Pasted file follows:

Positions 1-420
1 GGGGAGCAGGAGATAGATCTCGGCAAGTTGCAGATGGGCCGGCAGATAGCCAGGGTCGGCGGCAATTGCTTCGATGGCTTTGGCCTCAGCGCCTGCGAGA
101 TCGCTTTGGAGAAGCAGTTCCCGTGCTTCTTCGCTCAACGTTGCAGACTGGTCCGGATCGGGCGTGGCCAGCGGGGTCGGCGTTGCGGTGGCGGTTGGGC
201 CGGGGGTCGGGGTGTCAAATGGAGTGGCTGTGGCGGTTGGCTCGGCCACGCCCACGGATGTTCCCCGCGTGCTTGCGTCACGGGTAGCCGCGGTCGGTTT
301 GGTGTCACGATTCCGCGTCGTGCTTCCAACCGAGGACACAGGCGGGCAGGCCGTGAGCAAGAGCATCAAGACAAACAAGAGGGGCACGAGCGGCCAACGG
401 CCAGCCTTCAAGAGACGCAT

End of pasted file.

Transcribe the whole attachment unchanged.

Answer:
Positions 1-420
1 GGGGAGCAGGAGATAGATCTCGGCAAGTTGCAGATGGGCCGGCAGATAGCCAGGGTCGGCGGCAATTGCTTCGATGGCTTTGGCCTCAGCGCCTGCGAGA
101 TCGCTTTGGAGAAGCAGTTCCCGTGCTTCTTCGCTCAACGTTGCAGACTGGTCCGGATCGGGCGTGGCCAGCGGGGTCGGCGTTGCGGTGGCGGTTGGGC
201 CGGGGGTCGGGGTGTCAAATGGAGTGGCTGTGGCGGTTGGCTCGGCCACGCCCACGGATGTTCCCCGCGTGCTTGCGTCACGGGTAGCCGCGGTCGGTTT
301 GGTGTCACGATTCCGCGTCGTGCTTCCAACCGAGGACACAGGCGGGCAGGCCGTGAGCAAGAGCATCAAGACAAACAAGAGGGGCACGAGCGGCCAACGG
401 CCAGCCTTCAAGAGACGCAT